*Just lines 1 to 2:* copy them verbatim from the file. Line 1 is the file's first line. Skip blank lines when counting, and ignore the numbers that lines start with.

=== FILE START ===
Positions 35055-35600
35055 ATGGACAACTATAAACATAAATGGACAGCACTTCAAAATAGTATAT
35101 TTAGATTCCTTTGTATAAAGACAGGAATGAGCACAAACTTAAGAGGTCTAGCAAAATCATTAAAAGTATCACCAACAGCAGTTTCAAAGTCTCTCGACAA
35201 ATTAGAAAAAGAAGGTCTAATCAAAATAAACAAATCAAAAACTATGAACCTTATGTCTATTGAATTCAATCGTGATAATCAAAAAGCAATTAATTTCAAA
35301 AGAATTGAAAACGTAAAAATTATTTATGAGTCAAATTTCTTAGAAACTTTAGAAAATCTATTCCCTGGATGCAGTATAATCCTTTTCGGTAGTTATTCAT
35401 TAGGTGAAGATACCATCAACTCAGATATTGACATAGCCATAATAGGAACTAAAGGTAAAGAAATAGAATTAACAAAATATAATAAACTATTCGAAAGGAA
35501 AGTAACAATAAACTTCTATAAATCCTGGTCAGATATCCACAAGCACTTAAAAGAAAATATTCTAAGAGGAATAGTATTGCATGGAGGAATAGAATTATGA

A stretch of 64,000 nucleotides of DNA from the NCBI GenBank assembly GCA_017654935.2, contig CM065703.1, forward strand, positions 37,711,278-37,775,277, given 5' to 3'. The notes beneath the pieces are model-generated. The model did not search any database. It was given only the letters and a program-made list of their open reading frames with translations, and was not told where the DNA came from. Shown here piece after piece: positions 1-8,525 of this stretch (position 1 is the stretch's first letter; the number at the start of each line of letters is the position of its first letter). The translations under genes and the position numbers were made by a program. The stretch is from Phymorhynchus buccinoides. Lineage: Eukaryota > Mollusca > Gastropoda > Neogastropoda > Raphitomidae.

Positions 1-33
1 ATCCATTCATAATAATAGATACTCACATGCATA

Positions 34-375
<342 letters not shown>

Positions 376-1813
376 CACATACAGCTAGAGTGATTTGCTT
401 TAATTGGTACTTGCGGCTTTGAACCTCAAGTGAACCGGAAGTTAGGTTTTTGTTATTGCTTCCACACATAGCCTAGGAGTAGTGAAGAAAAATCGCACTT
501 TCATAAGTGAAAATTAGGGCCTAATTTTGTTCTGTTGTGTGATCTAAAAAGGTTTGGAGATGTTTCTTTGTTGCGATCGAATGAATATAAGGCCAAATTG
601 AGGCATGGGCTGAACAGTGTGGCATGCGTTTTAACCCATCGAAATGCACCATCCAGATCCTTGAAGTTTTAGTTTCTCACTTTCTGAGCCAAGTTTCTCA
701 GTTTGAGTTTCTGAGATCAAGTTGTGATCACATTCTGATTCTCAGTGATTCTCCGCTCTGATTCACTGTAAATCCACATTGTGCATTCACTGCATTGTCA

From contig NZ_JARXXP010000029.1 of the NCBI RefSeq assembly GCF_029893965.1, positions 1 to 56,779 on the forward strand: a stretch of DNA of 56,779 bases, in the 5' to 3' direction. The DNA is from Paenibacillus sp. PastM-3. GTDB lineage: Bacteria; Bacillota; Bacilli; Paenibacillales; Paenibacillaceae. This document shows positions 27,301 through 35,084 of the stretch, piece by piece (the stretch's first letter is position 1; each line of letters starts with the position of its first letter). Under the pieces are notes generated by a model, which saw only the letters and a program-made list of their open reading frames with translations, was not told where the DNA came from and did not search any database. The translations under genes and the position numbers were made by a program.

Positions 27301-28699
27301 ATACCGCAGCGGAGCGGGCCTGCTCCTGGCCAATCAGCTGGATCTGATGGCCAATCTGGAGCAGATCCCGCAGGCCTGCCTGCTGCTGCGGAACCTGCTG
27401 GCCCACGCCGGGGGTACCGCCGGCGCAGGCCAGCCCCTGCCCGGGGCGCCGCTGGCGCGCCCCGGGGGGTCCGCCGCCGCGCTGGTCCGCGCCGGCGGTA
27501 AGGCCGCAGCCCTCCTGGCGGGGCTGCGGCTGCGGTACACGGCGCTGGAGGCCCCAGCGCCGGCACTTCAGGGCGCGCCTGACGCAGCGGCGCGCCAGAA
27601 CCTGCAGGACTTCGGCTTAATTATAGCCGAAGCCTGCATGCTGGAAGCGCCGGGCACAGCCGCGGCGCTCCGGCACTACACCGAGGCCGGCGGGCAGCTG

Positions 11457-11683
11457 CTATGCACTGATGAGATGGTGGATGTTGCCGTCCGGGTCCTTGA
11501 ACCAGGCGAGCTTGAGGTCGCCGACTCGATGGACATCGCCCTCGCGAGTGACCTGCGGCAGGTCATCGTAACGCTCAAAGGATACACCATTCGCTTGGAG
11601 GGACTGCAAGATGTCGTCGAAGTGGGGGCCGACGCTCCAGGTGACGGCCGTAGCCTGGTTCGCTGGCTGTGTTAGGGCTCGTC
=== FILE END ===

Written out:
Positions 35055-35600
35055 ATGGACAACTATAAACATAAATGGACAGCACTTCAAAATAGTATAT